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2011 Garfield Farm Museum Awards Dinner May 7

    On May 7, Saturday at 8:30 pm, Garfield Farm Museum will hold its 23rd annual Garfield Farm Museum Awards for historic and environmental preservation at the Dunham Woods Riding Club in Wayne, IL. These awards recognize individuals and groups whose efforts parallel the museum's three themes: history, farming and the environment.

     The Gifford Park Association of Elgin, IL, Charles Greenhill of Lake Zurich, IL, and Dan and Tina Larsen of LaFox, IL are the 2011 winners of the Historic Preservation Awards and Barbara Reed Turner of Long Grove, IL will receive an Environmental Preservation Award.

      As Garfield Farm Museum began and continues to be a grass roots supported effort, the museum founders and governing boards know how challenging it is to preserve this country’s heritage. The public as a whole does not realize how much work and personal commitment is made by individuals and groups in these efforts. The awards are intended to recognize such work and to shine a spotlight on them as role models for others to emulate in their communities. It is easy to assume someone or the government will step forward to help preserve a piece of farmland, or give their property for a nature sanctuary or rescue a piece of America's heritage from destruction but in reality more is lost than preserved for future generations. Groups or individuals who determine and recognize it is up to them or nothing will be done, this is the hallmark of the American spirit. In an era where much is focused on self interest, these individuals and organizations go against the grain, inspired for the present day and the future common good.

       Individuals that step up to the challenge display a true compassion for their beliefs by doing and not just talking. Americans have a deep if not fierce attachment to the land that they own. Founded as a nation of landowners, offering opportunity to own land that monarchies in Europe disallowed, the concept of giving one's land to benefit of all is rarely done. Thankfully, the love of a piece of ground can be so great that some rare individuals will do whatever it takes to save it. The recently published 36 Acres by Tobin Fraley documents the Reed Turner family's great love for their woodlands that in 1975 they gave the land as a nature preserve in the heart of rapidly developing northwest Chicago suburbs. Their involvement did not stop there as evidenced by Barbara Reed Turner's continuing involvement with the property and its restoration as one of the region's finest restored woodlands. Although assumed by many as they drive by this natural gem to be a piece preserved by the Long Grove Park District, it would not exist without the Turner family's commitment. Barbara Reed Turner, who has experienced many decades of change, can be proud of making change that kept a special place from disappearing and is thus an appropriate recipient of a Garfield Farm Museum Environmental Preservation Award.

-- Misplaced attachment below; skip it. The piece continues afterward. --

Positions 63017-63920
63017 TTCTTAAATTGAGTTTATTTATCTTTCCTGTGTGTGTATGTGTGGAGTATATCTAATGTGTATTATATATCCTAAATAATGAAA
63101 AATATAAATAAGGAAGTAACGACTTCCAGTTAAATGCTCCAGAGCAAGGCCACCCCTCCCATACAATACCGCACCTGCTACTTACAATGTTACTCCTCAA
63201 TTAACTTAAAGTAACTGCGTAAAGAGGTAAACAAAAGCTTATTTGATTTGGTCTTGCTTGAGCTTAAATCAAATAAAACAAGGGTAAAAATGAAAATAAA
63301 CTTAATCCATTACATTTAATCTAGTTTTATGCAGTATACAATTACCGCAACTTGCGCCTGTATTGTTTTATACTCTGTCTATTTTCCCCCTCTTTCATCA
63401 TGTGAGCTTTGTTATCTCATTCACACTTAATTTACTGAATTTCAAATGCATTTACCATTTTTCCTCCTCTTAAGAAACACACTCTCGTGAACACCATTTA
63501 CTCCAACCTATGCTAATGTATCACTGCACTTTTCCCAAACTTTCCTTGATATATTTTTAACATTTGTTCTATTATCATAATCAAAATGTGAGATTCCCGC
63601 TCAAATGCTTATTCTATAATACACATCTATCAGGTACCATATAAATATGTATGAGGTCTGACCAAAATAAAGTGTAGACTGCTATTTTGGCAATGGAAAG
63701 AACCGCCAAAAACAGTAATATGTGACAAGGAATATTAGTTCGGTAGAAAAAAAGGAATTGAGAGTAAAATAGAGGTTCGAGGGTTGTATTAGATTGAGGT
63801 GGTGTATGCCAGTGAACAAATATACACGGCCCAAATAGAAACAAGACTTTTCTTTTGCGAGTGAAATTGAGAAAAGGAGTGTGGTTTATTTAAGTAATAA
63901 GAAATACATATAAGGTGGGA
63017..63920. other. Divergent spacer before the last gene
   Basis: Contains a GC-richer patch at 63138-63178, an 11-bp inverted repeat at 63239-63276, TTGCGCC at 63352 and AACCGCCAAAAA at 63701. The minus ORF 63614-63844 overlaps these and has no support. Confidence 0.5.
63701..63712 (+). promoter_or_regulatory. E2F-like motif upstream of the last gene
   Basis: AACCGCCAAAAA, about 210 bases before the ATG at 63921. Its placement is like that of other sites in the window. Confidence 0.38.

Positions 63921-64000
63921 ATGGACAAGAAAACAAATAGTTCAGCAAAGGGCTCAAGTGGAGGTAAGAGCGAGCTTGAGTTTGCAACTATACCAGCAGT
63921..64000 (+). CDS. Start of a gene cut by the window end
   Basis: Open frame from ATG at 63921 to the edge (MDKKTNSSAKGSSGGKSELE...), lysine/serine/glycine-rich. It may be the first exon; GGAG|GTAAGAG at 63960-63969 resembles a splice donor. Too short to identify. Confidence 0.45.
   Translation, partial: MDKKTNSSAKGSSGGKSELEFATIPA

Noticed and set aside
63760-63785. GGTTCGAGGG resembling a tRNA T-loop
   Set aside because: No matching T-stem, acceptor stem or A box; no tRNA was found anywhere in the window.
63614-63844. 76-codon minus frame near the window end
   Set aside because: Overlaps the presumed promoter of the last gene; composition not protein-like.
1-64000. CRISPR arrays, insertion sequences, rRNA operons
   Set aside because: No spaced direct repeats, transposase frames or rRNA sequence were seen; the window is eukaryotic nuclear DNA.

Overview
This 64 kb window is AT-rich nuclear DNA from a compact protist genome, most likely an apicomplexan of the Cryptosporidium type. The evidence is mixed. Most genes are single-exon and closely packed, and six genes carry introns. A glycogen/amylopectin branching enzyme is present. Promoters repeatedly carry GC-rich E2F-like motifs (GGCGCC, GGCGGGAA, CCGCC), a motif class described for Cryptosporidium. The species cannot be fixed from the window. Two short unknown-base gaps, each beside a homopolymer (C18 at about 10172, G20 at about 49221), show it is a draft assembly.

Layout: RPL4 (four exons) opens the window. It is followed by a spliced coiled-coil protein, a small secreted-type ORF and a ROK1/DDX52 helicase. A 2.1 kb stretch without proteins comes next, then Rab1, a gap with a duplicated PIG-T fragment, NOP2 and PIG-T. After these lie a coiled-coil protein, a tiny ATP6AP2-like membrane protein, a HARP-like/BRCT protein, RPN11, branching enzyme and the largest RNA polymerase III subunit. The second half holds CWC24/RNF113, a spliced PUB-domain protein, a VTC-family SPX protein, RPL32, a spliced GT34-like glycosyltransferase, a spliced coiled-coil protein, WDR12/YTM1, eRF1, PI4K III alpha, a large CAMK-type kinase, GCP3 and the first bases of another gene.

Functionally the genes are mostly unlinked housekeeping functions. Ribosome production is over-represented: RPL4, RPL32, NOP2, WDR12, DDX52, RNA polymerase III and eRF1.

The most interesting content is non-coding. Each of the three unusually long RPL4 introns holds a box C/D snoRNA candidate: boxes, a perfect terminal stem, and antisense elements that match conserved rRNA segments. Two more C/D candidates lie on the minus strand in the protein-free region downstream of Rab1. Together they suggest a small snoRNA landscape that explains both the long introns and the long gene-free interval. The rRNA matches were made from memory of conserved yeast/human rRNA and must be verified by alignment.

Something had to be done. For the Larsens of LaFox, IL and Charles Greenhill of the north Chicago suburbs, American history here on the prairies and lakes of Illinois sat threatened.  In historic preservation, the elements are an unceasing threat. Water, wind, heat and cold, insects and rot make saving and maintaining the past an ongoing challenge. In what would otherwise be a watery grave, rested a wreck of American craftsmanship built to keep America free. In the heartland of the U.S., young Americans trained and risked their lives to prepare for America's greatest challenge of the 20th century, World War II. For 67 years, a F4U-1Corsair fighter plane sat on the bottom of Lake Michigan slowly deteriorating as its had crashed on a training flight. Though the cold waters of the lake helped to slow its decay, the opportunity to restore this rare survivor still was possible. Yet the greatest challenge in historic preservation is to buy time. Stabilizing a structure from further loss is often the greatest step in its long term value. Stabilized, it can be further preserved and restored as resources become available. Yet this first step is often the most daunting. When no other way could be found, it was the personal commitment of Charles Greenhill to see that this once metal bird of the air could literally rise from the foam. In 2010, because of his help, the Corsair was raised to start its journey of recovery as it will be restored at the National Naval Aviation Museum near Pensacola, Florida.  In spite of crashing  and sinking to the cold depths of Lake Michigan, this warbird will serve to remind all who see it of the brave Americans that made our present day possible. Mr. Greenhill's effort is worthy of a Garfield Farm Museum Historic Preservation Award.